A global insurance crisis
Liability issues were by not new for insurers, but in the 1980s they were about to drive the US insurance industry to the brink of collapse. The cost of liability cover in the US increased dramatically across all sectors. It was not just doctors facing expensive litigation claims for medical malpractice who found it increasingly difficult to get cover. Liability insurance costs for teachers, fire brigades, police officers and many other professions skyrocketed also. In March 1986, Time Magazine's front page read: "Sorry, America. Your Insurance Has Been Canceled".
sigma No 12/1986 identified the problems in the "troubling aspects of the US tort system". The jury-system allowed lay-people to determine liability even in complex cases and award punitive as well as "pain and suffering" damages. Furthermore, the contingency fees of around 30% for lawyers provided incentives that caused the practice to get out of hand. And, as so many foreign insurers had flocked to the US, the crisis reverberated throughout the world.
Where have all the insurers gone?
Throughout this period, insurer insolvencies were commonplace because of the spiralling claims cost they faced. In 1986, special Enclosures to sigma were introduced to keep clients updated on the developments. These detailed extraordinary cases such as the California school district that reportedly settled out of court for six figures with a teenage burglar rendered quadriplegic by falling through a rooftop skylight. Or the USD 1 750 000 (more than USD 4 million at 2017 prices) awarded to a 32-year-old doctor who suffered a heart attack "while repeatedly yanking the starter cord of an obstinate lawn mower". Notwithstanding their oddity, such cases were not infrequent.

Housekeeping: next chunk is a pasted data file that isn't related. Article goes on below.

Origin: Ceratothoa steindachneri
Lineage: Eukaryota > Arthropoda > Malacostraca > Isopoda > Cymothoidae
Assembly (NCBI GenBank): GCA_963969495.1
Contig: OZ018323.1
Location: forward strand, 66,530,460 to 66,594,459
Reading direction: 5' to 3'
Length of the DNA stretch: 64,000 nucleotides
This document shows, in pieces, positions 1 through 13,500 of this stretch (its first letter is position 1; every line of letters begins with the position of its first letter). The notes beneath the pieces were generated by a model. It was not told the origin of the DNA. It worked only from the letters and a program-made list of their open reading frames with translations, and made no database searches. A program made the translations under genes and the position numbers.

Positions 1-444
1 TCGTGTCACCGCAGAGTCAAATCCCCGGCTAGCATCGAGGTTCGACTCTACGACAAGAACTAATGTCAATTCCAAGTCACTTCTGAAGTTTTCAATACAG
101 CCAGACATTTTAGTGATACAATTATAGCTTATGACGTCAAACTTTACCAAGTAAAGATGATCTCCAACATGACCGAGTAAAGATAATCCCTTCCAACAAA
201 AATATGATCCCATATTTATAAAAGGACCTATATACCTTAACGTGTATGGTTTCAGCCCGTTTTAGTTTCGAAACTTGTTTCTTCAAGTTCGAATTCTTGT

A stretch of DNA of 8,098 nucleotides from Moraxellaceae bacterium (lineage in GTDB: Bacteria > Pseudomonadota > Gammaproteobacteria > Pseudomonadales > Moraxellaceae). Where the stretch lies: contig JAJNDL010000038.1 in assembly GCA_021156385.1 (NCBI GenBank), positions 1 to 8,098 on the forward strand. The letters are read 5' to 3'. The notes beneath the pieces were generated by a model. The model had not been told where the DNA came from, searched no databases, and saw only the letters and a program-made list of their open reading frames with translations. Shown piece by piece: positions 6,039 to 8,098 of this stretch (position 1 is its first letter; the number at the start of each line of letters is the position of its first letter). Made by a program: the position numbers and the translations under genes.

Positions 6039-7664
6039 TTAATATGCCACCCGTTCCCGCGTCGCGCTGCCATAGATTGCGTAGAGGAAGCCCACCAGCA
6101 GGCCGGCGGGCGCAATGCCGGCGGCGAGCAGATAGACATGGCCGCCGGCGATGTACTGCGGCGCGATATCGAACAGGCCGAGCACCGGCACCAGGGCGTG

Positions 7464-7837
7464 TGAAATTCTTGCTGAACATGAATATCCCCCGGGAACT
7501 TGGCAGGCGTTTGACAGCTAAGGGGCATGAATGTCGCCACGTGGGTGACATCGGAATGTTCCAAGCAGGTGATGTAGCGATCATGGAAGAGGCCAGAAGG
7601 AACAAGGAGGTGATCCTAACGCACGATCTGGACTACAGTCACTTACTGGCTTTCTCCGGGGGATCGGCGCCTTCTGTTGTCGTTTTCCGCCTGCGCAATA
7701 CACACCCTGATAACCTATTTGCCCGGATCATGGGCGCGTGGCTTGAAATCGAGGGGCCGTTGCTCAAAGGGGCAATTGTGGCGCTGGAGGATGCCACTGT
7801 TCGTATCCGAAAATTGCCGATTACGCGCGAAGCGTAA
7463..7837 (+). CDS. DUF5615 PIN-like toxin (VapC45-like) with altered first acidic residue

The largest losses, though, came in what was dubbed "APH": Asbestos, Pollution and Health. Asbestos risks, especially, had been underwritten unwittingly decades ago. The soaring claims costs left their mark in the profit and loss accounts of insurance companies. The Enclosure to sigma No 4 in 1986 stated that overall pre-tax losses of the US P&C industry had gone up from USD 3.8 billion in 1984 to USD 5.5 billion in 1985 (5% of net premiums written) on account of soaring liability claims. Actuaries coined the term "superimposed inflation" to demonstrate how awards developed out of proportion with normal inflation. At the same time, however, they struggled to find ways of applying this in the design of new insurance policies.
Development of loss ratios in key US non-life branches
Source: Swiss Re Institute
Economic theory and changes in social values
In 1988, the sixth edition of sigma "Liability insurance in the wake of changes in social values" looked back at the crisis and noted some lessons learned. Experience had shown "that society's values regarding the sharing of the burdens of risk had changed greatly", the sigma said. The resulting claims burden from the liability crisis were to continue to weigh on the insurance sector for decades. The sector will always remain susceptible to changing societal norms and circumstances not known or fully understood at the time of contract conclusion: in other words, the ever-changing risk landscape. The lessons learned during the 1980s improved risk management and will help the insurance industry deal with the challenges of tomorrow. However, with the dawn of a new generation of risk variables -- cyber risk, machine learning or self-driving cars to name a few immediate examples – it remains prudent for re/insurers, regulators and lawmakers alike (and together) to expect and be prepared for new liability loss "surprises" along the way. With ready access to adequate capital resources, the re/insurance sector can continue to fulfil its utility to society.